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Both credit card giants are offering NFC options, online payments but aren't yet on Square's turf
Two of the biggest players in the credit card players are now in the mobile payment game. Visa and MasterCard each launched their online digital wallet services: V.me (Visa’s) and PayPass Wallet Services (MasterCard) and now we are off to the races to see if either of them can break the lead away from Square.
MasterCard PayPass Wallet Services
MasterCard unveiled its new PayPass Wallet service last week as an extension of its PayPass brand, which already offers tap-and-go, NFC-enabled payments that work via NFC phones, cards, key fobs, or mobile tags at more than 441,000 locations worldwide.
MasterCard’s PayPass Wallet is an open solution, and allows consumers to add any of their Visa, American Express and Discover cards to the app and pay without pulling out any plastic.
The app will also keep your shipping info on file if you want to use the service for online purchases.
Partners that have already signed on to offer this payment option are American Airlines and Barnes & Noble. Both merchants will add the PayPass Online checkout button on their websites.
Currently, however, users of this system for physical purchases need to have a phone with NFC -- so very few of us. MasterCard is still working on a non-NFC system but has not given an expected date of release for that option. So most Android users and all iPhone users must wait.
Non-NFC phone users can still make online purchases as well as set up spending controls, real-time alerts, and find coupons and targeted offers.
V.me also released a mobile option to help those who are shopping online, whether via web, mobile or tablet. The service stores any of you Visa, MasterCard, American Express and Discover cards in it for fast Internet transaction.
Visa thinks that this is a more efficient and secure way to shop online since the merchant still receives your payment through Visa’s network, but your 16-digit card number is not displayed on the site, which adds another layer of security.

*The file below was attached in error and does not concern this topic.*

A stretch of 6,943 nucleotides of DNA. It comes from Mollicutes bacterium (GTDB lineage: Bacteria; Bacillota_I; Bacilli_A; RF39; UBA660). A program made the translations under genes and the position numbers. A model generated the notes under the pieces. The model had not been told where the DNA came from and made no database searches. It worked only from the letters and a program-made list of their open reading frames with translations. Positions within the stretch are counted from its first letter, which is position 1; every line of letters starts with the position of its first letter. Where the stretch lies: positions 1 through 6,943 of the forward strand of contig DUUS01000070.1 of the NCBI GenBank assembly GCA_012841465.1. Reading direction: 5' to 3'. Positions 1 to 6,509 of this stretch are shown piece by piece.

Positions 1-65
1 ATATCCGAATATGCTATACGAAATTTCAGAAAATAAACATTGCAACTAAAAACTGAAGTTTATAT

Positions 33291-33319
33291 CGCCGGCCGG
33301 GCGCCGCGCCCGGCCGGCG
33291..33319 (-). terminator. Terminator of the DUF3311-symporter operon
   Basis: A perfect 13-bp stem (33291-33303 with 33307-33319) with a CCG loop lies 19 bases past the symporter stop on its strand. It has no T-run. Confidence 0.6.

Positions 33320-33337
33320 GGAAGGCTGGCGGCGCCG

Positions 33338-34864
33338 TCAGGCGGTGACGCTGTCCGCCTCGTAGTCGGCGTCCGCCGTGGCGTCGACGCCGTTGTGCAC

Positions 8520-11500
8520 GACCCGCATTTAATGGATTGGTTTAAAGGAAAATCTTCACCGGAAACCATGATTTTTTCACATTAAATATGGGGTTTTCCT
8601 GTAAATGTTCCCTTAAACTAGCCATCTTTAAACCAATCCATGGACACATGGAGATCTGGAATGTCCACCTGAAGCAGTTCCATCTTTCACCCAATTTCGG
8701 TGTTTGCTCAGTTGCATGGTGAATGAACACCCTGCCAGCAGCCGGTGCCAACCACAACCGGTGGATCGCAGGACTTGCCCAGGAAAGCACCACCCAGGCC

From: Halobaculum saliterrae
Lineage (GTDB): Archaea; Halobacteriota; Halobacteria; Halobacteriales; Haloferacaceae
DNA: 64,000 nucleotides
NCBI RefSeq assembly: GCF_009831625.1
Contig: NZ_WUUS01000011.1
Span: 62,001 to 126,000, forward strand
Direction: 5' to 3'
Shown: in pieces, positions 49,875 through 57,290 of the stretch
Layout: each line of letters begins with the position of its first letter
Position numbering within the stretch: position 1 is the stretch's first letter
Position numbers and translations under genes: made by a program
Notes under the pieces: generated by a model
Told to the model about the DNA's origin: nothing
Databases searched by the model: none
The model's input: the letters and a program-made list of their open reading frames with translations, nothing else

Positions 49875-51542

Visa also plans to introduce a mobile payments element using NFC, QR codes and app technology to allow people to buy products through the Visa network much like they use Square and the like but is not releasing a timeline when that will be live.
The company announced its beta launch for V.me, with merchants PacSun.com and Buy.com. Now, on both websites, you will see the V.me seal and can make impulse buying even faster.
POS in the future
Both V.me and MasterCard’s PayPass Wallet highlighted that they will roll out point-of-sale and as a mobile application in the future.
Square already has a POS system that leverages the iPad called Register. And PayPal is working on its own so it seems like Visa and MasterCard are following suit but certainly not keeping pace as you would think their money could assist in doing.
American Express in also in the game, or at least announcing its hat in the ring. The company previously announced Serve platform, which allows peer-to-peer payments much like Bump and Square offer.
Last month we reported that Square appears to be hitting the pavement for new funding and an awe-inspiring valuation of $4 billion, according to multiple sources.
If the company hits its goal, and with all the buzz around the mobile payment service I bet it will, it will have quadrupled its worth in a matter of just 10 months.
The three-year-old company founded by Twitter pioneer, Jack Dorsey is changing the whole system of transactions across the nation by providing cardless, and now register less, systems of retail.
Over the last few months, Square has been rolling out new apps, services and deals with millions of individuals, restaurants, and retail locations that want to reduce hardware costs and join the techno-savvy paperless revolution.
Also reported last month, was the information that mobile payments could become as common as swiping a credit card by 2020.
Approximately 65% of experts surveyed in the study agreed that mobile payments would take off by 2020, while 33% of experts agreed with a more negative statement, which said that consumers wouldn’t trust mobile payments to replace cash and credit cards by 2020.
Recent Pew Internet surveys have found that one in 10 Americans have used their cell phone to make a charitable contribution by text message; more than one-third of smartphone owners have used their phones to do online banking services like paying bills or checking a balance; and 46% of apps users have purchased an app using a mobile device. So the comfort is growing with phone transactions, but all of these mobile payment companies that have been making waves over the last few months are hoping that you'll feel fine leaving home with just your phone in the very near future.
Now may be the time when everyone jumps in the pool, but the next big deal will be how each company differentiates its service and who can continually innovate their products and sign-on the most customers. There is always room for many players in the payment game, but as far as technical innovation and imagination, Square may still prove to have the upper hand.
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